Finally, think about what is necessary to make someone feel seen, even if it is just at happy hour – so many people are doing virtual happy hours nowadays. You can ask people to bring something that has a lot of meaning to them, or to bring their favorite dish and have people talk about why it’s their favorite or who taught them how to do it. Food in general has such a cultural resonance and significance that you’ll get to hear more of people’s stories. That disarms them a bit. Just the process of storytelling and having people share creates an environment where everybody’s experiences can be presented and heard. 

And then you think about how you can leverage that to make space for future conversations. Because people feel a bit more comfortable with relating to you as a person. Whether it is working alongside employees, or if it’s customers within your target market, all of these people are just people. These aren’t just transactions; there are human beings at the end of this. You have to think about what it takes for me to put myself in the shoes of that other human. Once you think about that, then you can bring to the forefront an environment that allows that person to feel fully human.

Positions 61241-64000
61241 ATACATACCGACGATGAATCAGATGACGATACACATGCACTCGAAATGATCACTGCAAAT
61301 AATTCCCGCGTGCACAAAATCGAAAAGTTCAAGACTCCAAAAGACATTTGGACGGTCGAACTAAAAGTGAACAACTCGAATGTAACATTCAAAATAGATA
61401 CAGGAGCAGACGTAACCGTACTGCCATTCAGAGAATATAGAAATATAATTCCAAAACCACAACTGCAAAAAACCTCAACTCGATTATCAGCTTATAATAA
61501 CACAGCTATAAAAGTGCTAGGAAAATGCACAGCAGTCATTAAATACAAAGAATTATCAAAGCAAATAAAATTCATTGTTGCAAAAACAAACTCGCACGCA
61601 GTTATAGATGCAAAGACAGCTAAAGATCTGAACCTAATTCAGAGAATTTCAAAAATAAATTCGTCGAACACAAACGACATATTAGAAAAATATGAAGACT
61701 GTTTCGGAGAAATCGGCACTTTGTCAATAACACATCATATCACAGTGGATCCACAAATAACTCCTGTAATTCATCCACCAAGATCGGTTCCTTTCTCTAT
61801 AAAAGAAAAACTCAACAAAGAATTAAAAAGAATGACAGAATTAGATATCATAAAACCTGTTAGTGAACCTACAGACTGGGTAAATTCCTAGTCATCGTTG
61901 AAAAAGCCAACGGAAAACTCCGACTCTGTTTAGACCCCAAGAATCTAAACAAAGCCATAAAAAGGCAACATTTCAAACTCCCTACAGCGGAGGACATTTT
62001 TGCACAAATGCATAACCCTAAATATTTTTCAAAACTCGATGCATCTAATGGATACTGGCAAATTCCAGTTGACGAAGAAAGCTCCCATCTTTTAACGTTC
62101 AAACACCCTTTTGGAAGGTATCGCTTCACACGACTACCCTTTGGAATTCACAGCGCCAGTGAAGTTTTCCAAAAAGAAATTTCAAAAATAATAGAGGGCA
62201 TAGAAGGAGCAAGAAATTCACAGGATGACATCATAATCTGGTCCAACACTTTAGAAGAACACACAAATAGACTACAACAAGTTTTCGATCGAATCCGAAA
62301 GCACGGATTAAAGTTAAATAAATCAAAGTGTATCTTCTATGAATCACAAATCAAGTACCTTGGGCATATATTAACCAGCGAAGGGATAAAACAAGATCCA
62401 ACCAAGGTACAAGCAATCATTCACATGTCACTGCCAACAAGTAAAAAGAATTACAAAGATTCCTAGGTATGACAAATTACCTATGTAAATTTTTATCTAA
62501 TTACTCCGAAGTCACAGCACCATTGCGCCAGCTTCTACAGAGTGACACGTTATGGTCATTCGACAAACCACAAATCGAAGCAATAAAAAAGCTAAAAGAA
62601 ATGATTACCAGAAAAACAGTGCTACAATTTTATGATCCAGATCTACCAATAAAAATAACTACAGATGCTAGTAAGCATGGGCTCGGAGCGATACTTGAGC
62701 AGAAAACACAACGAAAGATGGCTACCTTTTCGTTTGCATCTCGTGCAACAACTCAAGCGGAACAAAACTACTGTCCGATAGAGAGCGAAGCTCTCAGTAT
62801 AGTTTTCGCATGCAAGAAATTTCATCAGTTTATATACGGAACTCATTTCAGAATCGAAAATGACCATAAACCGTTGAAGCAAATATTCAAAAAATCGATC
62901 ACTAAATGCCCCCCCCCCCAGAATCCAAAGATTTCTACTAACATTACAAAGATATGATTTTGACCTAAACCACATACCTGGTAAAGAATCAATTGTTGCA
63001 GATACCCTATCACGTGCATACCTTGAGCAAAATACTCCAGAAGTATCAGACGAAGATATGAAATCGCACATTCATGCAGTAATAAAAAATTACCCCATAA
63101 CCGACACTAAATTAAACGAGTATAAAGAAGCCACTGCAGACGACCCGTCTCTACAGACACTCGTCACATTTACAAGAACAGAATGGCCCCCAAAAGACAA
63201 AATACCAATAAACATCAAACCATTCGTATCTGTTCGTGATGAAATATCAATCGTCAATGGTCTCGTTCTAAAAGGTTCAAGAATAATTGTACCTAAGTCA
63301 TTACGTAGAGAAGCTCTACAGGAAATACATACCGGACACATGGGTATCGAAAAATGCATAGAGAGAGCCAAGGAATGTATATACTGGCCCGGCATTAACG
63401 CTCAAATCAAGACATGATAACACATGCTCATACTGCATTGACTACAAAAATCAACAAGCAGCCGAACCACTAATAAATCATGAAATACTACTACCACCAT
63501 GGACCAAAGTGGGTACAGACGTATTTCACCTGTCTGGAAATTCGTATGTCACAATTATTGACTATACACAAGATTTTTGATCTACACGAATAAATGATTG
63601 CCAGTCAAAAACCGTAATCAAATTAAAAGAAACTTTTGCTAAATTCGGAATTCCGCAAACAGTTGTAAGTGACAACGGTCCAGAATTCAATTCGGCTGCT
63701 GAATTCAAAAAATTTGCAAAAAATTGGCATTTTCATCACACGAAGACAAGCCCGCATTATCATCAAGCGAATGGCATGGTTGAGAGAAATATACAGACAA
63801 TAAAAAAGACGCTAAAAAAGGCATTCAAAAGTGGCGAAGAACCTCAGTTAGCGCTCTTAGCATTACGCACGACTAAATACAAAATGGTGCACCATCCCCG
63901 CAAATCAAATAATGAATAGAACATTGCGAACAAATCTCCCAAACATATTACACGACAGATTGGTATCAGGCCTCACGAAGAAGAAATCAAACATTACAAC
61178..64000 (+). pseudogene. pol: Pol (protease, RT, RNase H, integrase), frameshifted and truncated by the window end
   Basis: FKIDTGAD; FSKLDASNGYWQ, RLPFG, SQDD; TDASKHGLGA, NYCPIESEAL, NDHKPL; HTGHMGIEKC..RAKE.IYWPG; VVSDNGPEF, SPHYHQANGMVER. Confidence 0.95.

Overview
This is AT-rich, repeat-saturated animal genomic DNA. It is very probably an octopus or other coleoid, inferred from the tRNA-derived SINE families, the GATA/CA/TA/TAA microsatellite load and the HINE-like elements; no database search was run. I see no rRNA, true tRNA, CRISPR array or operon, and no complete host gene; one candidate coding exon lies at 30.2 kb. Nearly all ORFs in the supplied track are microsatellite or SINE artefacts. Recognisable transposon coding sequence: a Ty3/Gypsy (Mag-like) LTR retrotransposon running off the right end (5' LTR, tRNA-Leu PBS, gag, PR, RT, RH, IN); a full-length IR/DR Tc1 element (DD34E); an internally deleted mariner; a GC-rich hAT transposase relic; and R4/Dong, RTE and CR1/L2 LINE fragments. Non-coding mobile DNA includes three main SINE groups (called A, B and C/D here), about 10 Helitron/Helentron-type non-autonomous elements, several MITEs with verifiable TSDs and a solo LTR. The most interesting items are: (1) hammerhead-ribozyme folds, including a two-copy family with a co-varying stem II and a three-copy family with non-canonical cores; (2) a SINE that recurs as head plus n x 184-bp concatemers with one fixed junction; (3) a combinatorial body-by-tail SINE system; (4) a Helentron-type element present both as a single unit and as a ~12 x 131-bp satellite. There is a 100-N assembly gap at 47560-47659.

About Marissa Davis

Marissa Davis is a seasoned social impact, inclusion strategist and problem solver with over 10 years of experience in spearheading innovative social impact initiatives with a focus on underrepresented communities. As Founder and Principal of Tallawah Consulting, she leverages her experiences working at the intersection of various sectors, including law, public policy, tech, social entrepreneurship and business. She has previously held numerous impact-driven roles across the social and private sectors, Senior Manager of Impact at WeWork, where she launched a community impact study to inform the company’s social impact and inclusion initiatives in neighborhoods where their co-working spaces were located, and Director of Leadership and Civic Engagement at RISE Urban Institute of San Diego, where she helped to diversify the face of leadership in the city, and at the Congressional Black Caucus Foundation.